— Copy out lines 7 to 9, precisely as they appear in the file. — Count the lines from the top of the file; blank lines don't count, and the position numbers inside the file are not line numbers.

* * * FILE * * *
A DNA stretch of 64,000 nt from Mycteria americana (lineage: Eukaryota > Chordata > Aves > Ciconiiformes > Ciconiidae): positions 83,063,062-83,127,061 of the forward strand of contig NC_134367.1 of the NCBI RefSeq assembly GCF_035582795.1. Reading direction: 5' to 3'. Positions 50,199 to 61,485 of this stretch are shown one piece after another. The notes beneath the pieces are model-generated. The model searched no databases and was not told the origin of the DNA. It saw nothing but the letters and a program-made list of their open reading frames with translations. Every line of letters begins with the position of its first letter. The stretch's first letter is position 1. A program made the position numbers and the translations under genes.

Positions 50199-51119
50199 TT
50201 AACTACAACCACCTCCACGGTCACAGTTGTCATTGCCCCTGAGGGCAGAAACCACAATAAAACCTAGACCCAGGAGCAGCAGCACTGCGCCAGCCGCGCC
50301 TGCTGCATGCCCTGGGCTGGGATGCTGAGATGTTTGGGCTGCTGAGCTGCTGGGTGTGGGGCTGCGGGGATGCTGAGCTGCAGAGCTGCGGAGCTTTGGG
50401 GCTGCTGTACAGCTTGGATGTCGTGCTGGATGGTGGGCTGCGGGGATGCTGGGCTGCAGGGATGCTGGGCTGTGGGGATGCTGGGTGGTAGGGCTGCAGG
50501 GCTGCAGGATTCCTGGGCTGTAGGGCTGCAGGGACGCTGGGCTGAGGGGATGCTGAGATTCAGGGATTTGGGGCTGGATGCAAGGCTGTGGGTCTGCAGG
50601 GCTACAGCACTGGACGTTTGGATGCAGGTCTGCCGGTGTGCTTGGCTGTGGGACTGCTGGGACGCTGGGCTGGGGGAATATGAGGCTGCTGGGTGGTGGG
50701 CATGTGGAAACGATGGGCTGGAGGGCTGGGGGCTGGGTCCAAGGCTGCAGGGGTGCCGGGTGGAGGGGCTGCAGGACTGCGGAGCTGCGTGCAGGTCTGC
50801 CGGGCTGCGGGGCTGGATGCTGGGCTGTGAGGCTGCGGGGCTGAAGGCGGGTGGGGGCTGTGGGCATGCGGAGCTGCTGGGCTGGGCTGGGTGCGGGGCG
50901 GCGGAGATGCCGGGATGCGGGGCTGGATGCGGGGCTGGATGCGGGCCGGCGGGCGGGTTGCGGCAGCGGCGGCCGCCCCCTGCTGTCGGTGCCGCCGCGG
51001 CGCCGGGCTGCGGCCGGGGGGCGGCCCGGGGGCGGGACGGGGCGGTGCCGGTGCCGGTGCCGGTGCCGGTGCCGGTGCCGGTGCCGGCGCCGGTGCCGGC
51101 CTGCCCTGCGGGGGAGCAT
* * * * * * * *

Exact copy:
50501 GCTGCAGGATTCCTGGGCTGTAGGGCTGCAGGGACGCTGGGCTGAGGGGATGCTGAGATTCAGGGATTTGGGGCTGGATGCAAGGCTGTGGGTCTGCAGG
50601 GCTACAGCACTGGACGTTTGGATGCAGGTCTGCCGGTGTGCTTGGCTGTGGGACTGCTGGGACGCTGGGCTGGGGGAATATGAGGCTGCTGGGTGGTGGG
50701 CATGTGGAAACGATGGGCTGGAGGGCTGGGGGCTGGGTCCAAGGCTGCAGGGGTGCCGGGTGGAGGGGCTGCAGGACTGCGGAGCTGCGTGCAGGTCTGC